Racial discrimination in policing and its effect on police/minority youth relations were explored in a federally funded Canadian race relations initiative, using semistructured dialogue and voice-centered relational data analysis. Participants were frontline police officers and male youth of color. For enhancing communication between the groups, findings emphasized ongoing, face-to-face interaction. Substantial related concerns were the need for trust, respect, self-preservation, information sharing, and improved police/minority youth relations. These were understood and highlighted as embedded within a system of ruling relations in the participants' sociocultural context. Implications of these issues for police relations with racialized youth and their communities are discussed.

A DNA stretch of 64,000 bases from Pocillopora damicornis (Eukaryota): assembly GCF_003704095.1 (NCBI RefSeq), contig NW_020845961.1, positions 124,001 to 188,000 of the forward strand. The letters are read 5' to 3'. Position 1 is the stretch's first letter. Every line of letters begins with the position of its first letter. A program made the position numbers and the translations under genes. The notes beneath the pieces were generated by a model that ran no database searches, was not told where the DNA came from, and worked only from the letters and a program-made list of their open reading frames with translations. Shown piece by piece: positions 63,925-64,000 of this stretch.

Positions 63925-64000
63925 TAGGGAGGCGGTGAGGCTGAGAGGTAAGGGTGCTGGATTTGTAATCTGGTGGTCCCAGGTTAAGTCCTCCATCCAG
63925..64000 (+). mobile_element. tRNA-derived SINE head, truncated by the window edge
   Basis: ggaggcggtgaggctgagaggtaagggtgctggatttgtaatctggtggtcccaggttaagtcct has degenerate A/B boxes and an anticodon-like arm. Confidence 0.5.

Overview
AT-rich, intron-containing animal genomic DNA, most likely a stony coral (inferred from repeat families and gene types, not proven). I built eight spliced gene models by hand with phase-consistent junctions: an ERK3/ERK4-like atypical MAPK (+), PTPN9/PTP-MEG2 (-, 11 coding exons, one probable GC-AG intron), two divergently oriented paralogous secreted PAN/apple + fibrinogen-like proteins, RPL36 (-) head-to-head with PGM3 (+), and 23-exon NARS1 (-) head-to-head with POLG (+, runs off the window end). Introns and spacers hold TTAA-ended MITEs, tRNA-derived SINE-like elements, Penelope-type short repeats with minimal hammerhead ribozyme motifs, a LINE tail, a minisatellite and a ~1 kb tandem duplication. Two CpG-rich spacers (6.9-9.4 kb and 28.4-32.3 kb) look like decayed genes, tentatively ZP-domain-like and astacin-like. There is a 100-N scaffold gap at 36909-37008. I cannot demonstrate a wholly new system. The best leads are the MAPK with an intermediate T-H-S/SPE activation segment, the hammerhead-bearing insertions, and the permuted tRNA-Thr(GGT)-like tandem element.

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Keywords Department of Canadian Heritage, intergroup dialogue, Ottawa Police Service race data collection, police/youth relationship, police/youth-of-color dialogue, Policing, racial discrimination, racial profiling
Persistent URL dx.doi.org/10.1080/15377938.2013.837856
Journal Journal of Ethnicity in Criminal Justice
Giwa, S. (Sulaimon), James, C.E. (Carl E.), Anucha, U. (Uzo), & Schwartz, K. (2014). Community Policing-A Shared Responsibility: A Voice-Centered Relational Method Analysis of a Police/Youth-of-Color Dialogue. Journal of Ethnicity in Criminal Justice, 12(3), 218–245. doi:10.1080/15377938.2013.837856